How virtual cardiac rehab can improve patient outcomes and loyalty while mitigating staffing shortages

Cardiac rehabilitation improves long-term health outcomes for cardiac patients. However, the number of brick-and-mortar cardiac rehab centers is limited and can only serve about half of the patients who need cardiac rehab. Meanwhile, the number of cardiac patients is steadily rising.

In a September Becker's Hospital Review webinar sponsored by Recora Health, three experts on cardiac health rehabilitation discussed current challenges and explained how virtual cardiac rehab can help address these challenges and serve patients who need this care. The presenters were from Recora and Tampa General Hospital:

  • Joel Fernandez, MD, director, cardiac rehabilitation, HF chronic disease management, Heart and Vascular Institute, Tampa General Hospital/University of South Florida
  • Guilherme Oliveira, MD, vice president and chief, Heart and Vascular Institute and chief, Division of CV Sciences, Tampa General Hospital/University of South Florida
  • Ed Wu, MD, founder and chief medical officer, Recora Health

Four key takeaways were:

  1. Cardiac rehab programs improve outcomes, but not enough patients receive this important service. "Cardiac rehab is a life-saving program; it's a class one recommendation after a heart attack, cardiac event surgery or heart failure," Dr. Wu said. "Studies show that cardiac rehab adds an average of five years to life expectancy and decreases all-cause hospitalizations as much as 40 percent." Yet 50 percent of heart patients are discharged either without a cardiologist or without a recovery care plan.

"Unfortunately, there also aren't enough access points for patients today," Dr. Wu said. "In fact, if every single patient who's eligible for cardiac rehab participated, only about 45 percent of them would have a chance at being placed in a program."

  1. Hospitals and private practices face cost, awareness and retention challenges in running brick-and-mortar cardiac rehab centers. Traditional centers that require real estate, staff and equipment can be expensive to operate. Even if those challenges are met, patients struggle with access, distance and language barrier issues that affect continued engagement.
  2. Virtual cardiac rehab care improves patient outreach, access and engagement. "These programs end up being financially positive," Dr. Fernandez said. "They also increase patient loyalty because they're taken care of in a high-touch operation, and you have a captive audience for other services that you provide. They help break down equity barriers in the population because everybody's treated with the same approach. It's a win-win situation in several dimensions for your health system."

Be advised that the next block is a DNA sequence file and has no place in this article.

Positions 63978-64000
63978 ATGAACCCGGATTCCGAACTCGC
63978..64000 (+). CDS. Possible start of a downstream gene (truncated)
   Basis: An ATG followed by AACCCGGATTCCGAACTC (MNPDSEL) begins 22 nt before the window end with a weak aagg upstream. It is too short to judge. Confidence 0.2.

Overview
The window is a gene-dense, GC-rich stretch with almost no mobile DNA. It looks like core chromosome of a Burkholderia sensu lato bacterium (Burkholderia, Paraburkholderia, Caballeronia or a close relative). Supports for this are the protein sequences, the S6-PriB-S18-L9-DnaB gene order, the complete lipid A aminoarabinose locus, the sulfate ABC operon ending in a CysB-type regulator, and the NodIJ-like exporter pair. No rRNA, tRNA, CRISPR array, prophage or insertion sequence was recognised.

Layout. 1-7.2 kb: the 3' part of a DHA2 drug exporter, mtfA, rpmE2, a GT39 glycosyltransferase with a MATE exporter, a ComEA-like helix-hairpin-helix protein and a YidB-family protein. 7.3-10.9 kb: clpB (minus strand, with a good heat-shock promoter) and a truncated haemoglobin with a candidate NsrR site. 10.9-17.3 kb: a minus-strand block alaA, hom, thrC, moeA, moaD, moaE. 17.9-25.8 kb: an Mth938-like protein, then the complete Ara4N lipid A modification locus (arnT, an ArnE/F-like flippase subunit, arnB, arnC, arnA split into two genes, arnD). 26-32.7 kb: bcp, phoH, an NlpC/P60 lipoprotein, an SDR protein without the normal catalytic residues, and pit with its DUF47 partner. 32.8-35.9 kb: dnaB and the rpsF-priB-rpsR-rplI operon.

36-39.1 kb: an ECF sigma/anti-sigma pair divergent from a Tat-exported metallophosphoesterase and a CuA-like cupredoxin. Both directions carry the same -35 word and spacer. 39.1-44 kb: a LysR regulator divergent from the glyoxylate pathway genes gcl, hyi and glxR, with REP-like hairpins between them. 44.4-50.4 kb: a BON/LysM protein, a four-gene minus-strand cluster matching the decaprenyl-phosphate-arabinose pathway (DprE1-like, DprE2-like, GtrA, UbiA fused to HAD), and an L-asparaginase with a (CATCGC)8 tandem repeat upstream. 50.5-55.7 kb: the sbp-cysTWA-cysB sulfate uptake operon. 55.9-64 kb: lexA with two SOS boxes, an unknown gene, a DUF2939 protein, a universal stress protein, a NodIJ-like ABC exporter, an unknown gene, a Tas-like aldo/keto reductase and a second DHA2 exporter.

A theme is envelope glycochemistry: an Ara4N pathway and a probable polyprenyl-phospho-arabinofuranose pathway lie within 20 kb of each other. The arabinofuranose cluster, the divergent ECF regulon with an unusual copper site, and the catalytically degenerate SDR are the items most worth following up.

3. Tampa General Hospital (TGH) adopted Recora's virtual cardiac rehab program. Benefits include retaining more patients and providing greater access to quality care. "We live in a highly competitive environment in southwest Florida," Dr. Oliveira said. "Several large, non-academic competitors have more capital and more cardiac rehab facilities in the area. So, we were doing all these procedures and surgeries but then losing these patients to our competitors due to lack of access."

TGH decided against building additional physical cardiac rehab centers due to the high capital costs along with labor shortages in the area. "We started thinking outside the box and looking at alternative options," he said. "Creating a virtual cardiac rehab center allows us to keep patients in our network while giving them greater access to care."

Recora's Cardiac Recovery Program is composed of a multidisciplinary team assigned to each patient, a recovery kit that includes a tablet and exercise equipment and a program that includes all the core tenets of cardiac rehab in an immersive environment. The program boasts an 87 percent completion rate compared with a national average of 26 percent, as well as only a 15 percent hospital readmission rate at six months compared with a national average of 43 percent.

By utilizing a virtual cardiac recovery option like Recora, hospitals and practices can encourage increased participation and completion of cardiac rehabilitation programs. This not only leads to better patient outcomes, but it also helps health systems build long-term, committed relationships with their patients.

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